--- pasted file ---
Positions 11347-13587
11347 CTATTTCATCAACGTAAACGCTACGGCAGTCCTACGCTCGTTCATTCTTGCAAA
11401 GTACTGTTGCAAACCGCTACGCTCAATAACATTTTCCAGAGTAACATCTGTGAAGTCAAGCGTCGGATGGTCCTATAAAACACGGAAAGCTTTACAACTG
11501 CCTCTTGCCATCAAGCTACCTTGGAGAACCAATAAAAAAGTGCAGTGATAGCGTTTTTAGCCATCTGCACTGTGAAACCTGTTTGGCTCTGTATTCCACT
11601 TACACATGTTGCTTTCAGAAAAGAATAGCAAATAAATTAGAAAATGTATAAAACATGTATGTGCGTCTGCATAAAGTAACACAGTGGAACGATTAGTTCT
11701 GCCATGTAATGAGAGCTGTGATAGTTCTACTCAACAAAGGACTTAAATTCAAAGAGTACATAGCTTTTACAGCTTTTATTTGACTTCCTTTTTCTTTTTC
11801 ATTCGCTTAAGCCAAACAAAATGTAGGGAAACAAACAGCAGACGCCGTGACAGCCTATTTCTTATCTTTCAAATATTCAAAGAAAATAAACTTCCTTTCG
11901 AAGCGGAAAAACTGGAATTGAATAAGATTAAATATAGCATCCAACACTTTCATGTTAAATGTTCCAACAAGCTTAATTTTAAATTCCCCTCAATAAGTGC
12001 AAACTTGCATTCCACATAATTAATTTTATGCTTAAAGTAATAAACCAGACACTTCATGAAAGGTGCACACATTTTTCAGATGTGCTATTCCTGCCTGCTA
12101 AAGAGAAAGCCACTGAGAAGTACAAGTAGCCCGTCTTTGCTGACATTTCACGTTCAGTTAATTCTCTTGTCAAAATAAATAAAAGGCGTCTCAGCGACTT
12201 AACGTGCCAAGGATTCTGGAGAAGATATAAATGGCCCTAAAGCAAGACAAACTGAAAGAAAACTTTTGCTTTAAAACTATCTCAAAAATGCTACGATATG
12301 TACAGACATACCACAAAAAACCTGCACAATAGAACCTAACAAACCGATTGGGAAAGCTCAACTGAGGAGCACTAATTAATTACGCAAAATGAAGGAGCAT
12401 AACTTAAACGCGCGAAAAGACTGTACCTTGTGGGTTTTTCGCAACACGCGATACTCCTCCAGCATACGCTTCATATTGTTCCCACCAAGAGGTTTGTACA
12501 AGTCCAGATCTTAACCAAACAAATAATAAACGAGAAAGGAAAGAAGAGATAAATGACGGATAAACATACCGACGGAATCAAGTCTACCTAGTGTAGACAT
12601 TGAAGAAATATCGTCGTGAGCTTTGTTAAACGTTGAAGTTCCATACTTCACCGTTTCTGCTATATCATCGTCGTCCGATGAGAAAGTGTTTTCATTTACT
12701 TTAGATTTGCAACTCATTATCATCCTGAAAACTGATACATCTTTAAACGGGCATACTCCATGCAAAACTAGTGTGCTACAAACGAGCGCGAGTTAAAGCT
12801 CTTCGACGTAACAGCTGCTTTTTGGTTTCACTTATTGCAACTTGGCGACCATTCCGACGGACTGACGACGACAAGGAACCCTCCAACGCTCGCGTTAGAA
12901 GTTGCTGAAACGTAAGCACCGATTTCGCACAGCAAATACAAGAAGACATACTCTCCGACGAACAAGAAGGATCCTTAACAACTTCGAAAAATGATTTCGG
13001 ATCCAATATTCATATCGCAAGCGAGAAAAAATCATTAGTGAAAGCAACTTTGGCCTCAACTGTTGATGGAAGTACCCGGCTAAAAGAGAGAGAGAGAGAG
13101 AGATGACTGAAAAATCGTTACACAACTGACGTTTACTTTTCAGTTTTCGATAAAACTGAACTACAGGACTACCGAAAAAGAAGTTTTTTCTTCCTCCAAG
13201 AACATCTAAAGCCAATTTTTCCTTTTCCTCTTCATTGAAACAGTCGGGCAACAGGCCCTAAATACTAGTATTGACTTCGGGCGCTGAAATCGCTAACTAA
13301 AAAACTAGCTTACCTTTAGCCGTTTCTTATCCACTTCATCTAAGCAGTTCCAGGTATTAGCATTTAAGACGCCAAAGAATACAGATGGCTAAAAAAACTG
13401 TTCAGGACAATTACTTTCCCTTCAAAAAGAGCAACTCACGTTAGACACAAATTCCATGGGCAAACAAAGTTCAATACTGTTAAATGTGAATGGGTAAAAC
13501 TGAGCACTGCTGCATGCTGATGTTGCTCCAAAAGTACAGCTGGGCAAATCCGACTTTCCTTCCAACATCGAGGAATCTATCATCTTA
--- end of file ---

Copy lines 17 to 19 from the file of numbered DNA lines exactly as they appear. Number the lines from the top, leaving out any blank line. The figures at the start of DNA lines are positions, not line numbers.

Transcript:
12801 CTTCGACGTAACAGCTGCTTTTTGGTTTCACTTATTGCAACTTGGCGACCATTCCGACGGACTGACGACGACAAGGAACCCTCCAACGCTCGCGTTAGAA
12901 GTTGCTGAAACGTAAGCACCGATTTCGCACAGCAAATACAAGAAGACATACTCTCCGACGAACAAGAAGGATCCTTAACAACTTCGAAAAATGATTTCGG
13001 ATCCAATATTCATATCGCAAGCGAGAAAAAATCATTAGTGAAAGCAACTTTGGCCTCAACTGTTGATGGAAGTACCCGGCTAAAAGAGAGAGAGAGAGAG